And maybe David’s life happened at thirty.  That birthday he sold his copyright in New Orleans and drove across the Sabine with word his children were being born.  And what was it?  What was 1948?  For he’d already sinned already committed adultery nearly two years since Pete Southhouse was killed and Popovitch closing that story of his return to Mississippi some four years since first coming there at nineteen.  So eleven years since that crossroads and the time of Benjy’s birth and then seven years until his father’s death and then another eleven years when Benjy died David then forty-eight.  And in 1967 he returned.  He returned to that crossroads deaf in one year—so what was it?  Maybe we need to know what happened in 1951 almost halfway between Benjy’s birth and the death of his twin and Duke Threnody’s death in 1955.  We need to know what happened when David was thirty-three if his life was just anti-climactic after that this some three and half years after Bethany divorced him and some three and half years before he came to live with his mother after his father’s death.  Maybe there’s a count to it a time signature a song.  Maybe there’s a fall from grace.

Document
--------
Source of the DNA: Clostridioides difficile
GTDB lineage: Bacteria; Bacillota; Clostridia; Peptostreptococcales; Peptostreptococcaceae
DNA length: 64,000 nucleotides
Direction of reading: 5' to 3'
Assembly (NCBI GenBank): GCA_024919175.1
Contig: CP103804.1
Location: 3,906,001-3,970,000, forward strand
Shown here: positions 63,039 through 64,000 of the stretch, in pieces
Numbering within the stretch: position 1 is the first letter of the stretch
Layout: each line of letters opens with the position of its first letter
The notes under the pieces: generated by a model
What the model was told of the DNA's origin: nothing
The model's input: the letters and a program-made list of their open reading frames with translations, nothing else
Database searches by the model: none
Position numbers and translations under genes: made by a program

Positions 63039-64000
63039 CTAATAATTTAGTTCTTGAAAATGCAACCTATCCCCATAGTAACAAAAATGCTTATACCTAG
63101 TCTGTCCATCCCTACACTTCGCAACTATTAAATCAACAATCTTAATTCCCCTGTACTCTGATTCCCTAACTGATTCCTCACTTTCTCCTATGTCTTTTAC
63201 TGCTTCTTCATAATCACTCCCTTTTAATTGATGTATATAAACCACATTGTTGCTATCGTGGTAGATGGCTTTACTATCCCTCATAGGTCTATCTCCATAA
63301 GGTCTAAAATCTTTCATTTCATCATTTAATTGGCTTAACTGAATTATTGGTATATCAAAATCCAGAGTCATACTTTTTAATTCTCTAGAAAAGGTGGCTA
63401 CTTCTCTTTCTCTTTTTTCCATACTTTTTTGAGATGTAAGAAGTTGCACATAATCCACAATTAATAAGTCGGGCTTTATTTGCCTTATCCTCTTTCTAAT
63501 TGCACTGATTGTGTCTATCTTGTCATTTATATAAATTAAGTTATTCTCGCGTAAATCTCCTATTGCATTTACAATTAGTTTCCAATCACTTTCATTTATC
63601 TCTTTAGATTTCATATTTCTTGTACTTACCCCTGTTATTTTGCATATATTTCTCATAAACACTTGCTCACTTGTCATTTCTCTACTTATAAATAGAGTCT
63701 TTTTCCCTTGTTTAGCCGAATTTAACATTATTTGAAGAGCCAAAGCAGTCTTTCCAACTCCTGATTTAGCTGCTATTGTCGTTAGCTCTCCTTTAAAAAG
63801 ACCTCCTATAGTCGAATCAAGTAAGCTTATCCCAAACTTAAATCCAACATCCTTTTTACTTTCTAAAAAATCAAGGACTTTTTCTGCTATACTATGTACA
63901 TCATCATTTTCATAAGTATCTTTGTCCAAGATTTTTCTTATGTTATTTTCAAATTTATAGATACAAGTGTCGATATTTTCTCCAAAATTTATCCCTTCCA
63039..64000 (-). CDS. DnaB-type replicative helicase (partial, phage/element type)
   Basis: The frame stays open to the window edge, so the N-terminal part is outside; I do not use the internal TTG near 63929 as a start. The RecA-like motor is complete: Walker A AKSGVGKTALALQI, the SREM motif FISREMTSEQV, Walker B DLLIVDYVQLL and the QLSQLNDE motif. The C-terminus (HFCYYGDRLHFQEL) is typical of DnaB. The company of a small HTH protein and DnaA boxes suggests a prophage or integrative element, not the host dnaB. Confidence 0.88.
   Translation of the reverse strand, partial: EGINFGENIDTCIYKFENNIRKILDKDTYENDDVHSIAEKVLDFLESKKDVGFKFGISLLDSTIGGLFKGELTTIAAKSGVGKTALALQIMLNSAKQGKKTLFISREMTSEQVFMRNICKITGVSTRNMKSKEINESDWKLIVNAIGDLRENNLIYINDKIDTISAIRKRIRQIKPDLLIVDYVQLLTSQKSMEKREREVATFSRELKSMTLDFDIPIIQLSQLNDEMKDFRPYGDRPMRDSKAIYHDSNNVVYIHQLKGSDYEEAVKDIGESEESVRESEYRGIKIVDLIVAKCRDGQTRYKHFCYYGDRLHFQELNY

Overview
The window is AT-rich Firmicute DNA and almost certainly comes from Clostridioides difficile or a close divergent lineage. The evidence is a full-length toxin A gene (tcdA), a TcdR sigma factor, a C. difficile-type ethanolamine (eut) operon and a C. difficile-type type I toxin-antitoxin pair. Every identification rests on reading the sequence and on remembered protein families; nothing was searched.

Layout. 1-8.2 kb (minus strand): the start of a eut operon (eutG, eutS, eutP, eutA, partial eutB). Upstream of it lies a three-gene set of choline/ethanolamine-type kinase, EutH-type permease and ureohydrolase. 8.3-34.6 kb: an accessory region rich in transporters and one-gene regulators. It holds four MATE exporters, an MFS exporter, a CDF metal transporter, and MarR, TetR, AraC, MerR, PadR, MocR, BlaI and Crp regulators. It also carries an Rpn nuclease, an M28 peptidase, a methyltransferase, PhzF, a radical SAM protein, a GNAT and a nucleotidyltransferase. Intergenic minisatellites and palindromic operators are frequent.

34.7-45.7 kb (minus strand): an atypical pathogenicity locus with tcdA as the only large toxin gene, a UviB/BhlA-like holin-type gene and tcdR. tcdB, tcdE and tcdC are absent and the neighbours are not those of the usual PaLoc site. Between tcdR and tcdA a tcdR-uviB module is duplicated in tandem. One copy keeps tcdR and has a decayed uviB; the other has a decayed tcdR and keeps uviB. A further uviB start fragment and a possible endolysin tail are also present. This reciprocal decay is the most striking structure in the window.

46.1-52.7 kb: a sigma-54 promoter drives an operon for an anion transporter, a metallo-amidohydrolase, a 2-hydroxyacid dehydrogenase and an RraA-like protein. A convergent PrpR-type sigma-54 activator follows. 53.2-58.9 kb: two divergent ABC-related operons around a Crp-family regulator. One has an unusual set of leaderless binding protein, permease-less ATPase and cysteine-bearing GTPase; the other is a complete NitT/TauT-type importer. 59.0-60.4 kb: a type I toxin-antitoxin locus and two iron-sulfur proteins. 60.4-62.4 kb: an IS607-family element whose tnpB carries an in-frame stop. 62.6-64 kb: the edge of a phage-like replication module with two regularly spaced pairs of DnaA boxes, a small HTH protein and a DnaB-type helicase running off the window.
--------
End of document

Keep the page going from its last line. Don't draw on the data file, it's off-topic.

What we do know as to why Bethany divorced him is he couldn’t hold a job.  Sure he tried working in his father’s pawn shop and he tried other odd jobs to offset the unstable income from his music, which is why he made that trip to New Orleans to sell his copyright and maybe we can’t say can’t name the victim here.  Whether it was Bethany one child dead and the other but an infant still feeding from her breast or David wondering what was just as to why his records made no money because you see it was in 1951 that he cut his second album and Bethany was willing to give him another chance.  For if there is a victim there is a sinner.  And this maybe more than anything why David couldn’t get his head around it why when his father died he came home to live with his mother—a loss of faith.  He was broken.  They had broken him.  They some indiscriminate world where job after job hiding his music the unresolved passion of it his royalty check from Piety Street Records just twenty-six dollars in 1950 but still the small world after all of notoriety in the workplace like one job where he went door to door selling venetian blinds and a woman answering with a look of recognition not interested at all in what he was selling but that she had seen him in Soulard during Mardi Gras—singing—and she sang too in fact she was pretty good on the guitar even playing in her church and would he like to do a song with her…  Yes, these things.  Something David wished was just dead but it would not die and so even as a door to door salesman he had to face that cold sell.  The cold sell of his fortunes for ever having a guitar.  Jonathon Bonnor’s guitar.  The Gibson ES-150 which he took out of his father’s pawn shop window the day he signed Bethany’s divorce papers.  He just couldn’t get his head around it.  How if one sinned and asked for forgiveness what happened to the other.  The other partner to the crime.  For if both sinned and one asked for forgiveness did it not necessitate the other unforgiven?  You see David had to cut another deal.  In 1951 he cut another deal.  This time in Austin.  But this wasn’t another deal where he had to sign away his copyright again.  He had to sell something else when he turned thirty-three.  He had to sell-out to the idea that hope was evil.

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